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Bell v. Osafo

August 18, 2010

RICKY BELL, PLAINTIFF,
v.
DR. SETH OSAFO, ET AL., DEFENDANTS.



The opinion of the court was delivered by: Harold A. Baker United States District Judge

Memorandum Opinion and Order

Before the court are Defendants, Richard Birkey, Tiffanie Clark, John Dudek, Ed Huggins, Jackie Miller and Austin Randolph's summary judgment motion [67] brought pursuant to Local Rule 7.1(D) and F.R.C.P. Rule 56, Plaintiff's response [76] and Defendants' reply [77].

Standard

Summary judgment "should be rendered if the pleadings, the discovery and disclosure materials on file, and any affidavits show that there is no genuine issue as to any material fact and that the movant is entitled to judgment as a matter of law." Fed. R. Civ. P. 56(c). Any discrepancies in the factual record should be evaluated in the non-movant's favor. Anderson v. Liberty Lobby, Inc., 477 U.S. 242, 255 (1986) (citing Adickes v. S.H. Kress & Co., 398 U.S. 144, 158-59 (1970)). The party moving for summary judgment must show the lack of a genuine issue of material fact. Celotex Corp. v. Catrett, 477 U.S. 317, 323 (1986). "Only disputes over facts that might affect the outcome of the suit under the governing law will properly preclude the entry of summary judgment." Anderson, 477 U.S. at 248.

"Summary judgment is the 'put up or shut up' moment in a lawsuit, when a party must show what evidence it has that would convince a trier of fact to accept its version of events. Johnson v. Cambridge Indus., Inc., 325 F.3d 892, 901 (7th Cir. 2000). A party opposing summary judgment bears the burden to respond, not simply by resting on its own pleading but by "set[ting] out specific facts showing a genuine issue for trial." See Fed. R. Civ. P. 56(e). In order to be a "genuine" issue, there must be more than "some metaphysical doubt as to the material facts." Matsushita Elec. Ind. Co. v. Zenith Radio Corp., 475 U.S. 574, 586 (1986). "If [the non-movant] does not [meet his burden], summary judgment should, if appropriate, be entered against [the non-movant]." Fed. R. Civ. P. 56(e). Further, "[t]he plaintiff cannot merely allege the existence of a factual dispute to defeat summary judgment .. Instead, he must supply evidence sufficient to allow a jury to render a verdict in his favor." Basith v. Cook County, 241 F.3d 919, 926 (7th Cir. 2001). Specifically, the non-moving party "must present sufficient evidence to show the existence of each element of its case on which it will bear the burden at trial." Filipovic v. K&R Express Systems, Inc., 176 F.3d 390, 390 (7th Cir. 1999). Failure by the non-movant to meet all of the above requirements subjects him to summary judgment on his claims.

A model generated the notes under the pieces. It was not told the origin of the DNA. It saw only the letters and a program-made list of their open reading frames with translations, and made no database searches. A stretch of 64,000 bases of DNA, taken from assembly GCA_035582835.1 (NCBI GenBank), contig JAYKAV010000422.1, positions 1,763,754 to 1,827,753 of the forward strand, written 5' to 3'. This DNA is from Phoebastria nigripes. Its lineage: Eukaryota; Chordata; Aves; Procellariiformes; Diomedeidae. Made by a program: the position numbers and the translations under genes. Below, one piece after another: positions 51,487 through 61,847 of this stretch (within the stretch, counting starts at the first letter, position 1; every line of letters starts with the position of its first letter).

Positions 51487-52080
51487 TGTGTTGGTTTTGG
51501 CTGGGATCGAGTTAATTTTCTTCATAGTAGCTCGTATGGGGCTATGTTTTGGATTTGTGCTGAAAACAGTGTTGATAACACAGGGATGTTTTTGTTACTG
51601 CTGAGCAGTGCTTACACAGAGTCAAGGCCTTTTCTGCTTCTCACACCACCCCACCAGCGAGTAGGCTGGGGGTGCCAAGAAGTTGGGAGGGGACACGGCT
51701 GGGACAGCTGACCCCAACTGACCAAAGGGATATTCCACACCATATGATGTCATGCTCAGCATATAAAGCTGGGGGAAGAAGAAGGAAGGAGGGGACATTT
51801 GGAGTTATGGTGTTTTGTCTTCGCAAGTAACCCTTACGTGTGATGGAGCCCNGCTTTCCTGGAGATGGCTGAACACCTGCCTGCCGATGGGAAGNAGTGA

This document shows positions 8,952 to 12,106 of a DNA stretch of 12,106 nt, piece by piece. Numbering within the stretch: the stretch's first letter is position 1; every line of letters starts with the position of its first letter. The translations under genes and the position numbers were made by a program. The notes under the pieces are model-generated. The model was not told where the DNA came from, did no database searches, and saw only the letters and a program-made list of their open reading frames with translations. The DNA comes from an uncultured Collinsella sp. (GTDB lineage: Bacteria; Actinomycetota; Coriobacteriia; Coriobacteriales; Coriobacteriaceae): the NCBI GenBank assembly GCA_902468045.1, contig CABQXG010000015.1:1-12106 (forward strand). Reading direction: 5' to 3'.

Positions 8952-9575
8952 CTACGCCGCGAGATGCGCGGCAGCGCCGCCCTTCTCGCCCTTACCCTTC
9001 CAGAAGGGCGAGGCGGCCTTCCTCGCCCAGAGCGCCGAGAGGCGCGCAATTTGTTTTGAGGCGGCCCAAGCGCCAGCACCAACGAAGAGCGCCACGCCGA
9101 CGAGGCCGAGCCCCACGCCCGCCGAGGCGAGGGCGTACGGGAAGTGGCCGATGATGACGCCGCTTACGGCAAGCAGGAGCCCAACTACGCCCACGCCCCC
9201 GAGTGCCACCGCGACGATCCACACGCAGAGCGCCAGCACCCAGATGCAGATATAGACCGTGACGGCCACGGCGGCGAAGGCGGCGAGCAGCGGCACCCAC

Affidavits must be based on the personal knowledge of the affiant and "set out facts that would be admissible in evidence." Fed. R. Civ. P. 56(e) (emphasis added). Personal knowledge may include inferences and opinions drawn from those facts. Visser v. Packer Eng. Assoc., Inc., 924 F.2d 655, 659 (7th Cir. 1991). "But the inferences and opinions must be grounded in observation or other first-hand personal experience. They must not be based on flights of fancy, speculations, hunches, intuitions or rumors remote from that experience." Visser, 924 F.2d at 659. 2009). It is also well settled that "conclusory allegations and self-serving affidavits, if not supported by the record, will not preclude summary judgment. Keri v. Barod of Trustees of Purdue University, 458 F.3d 620, 628 (7th Cir.2006)(citing Haywood v. N. Am. Van Lines, Inc., 121 F.3d 1066, 1071 (7th Cir.1997)).

Background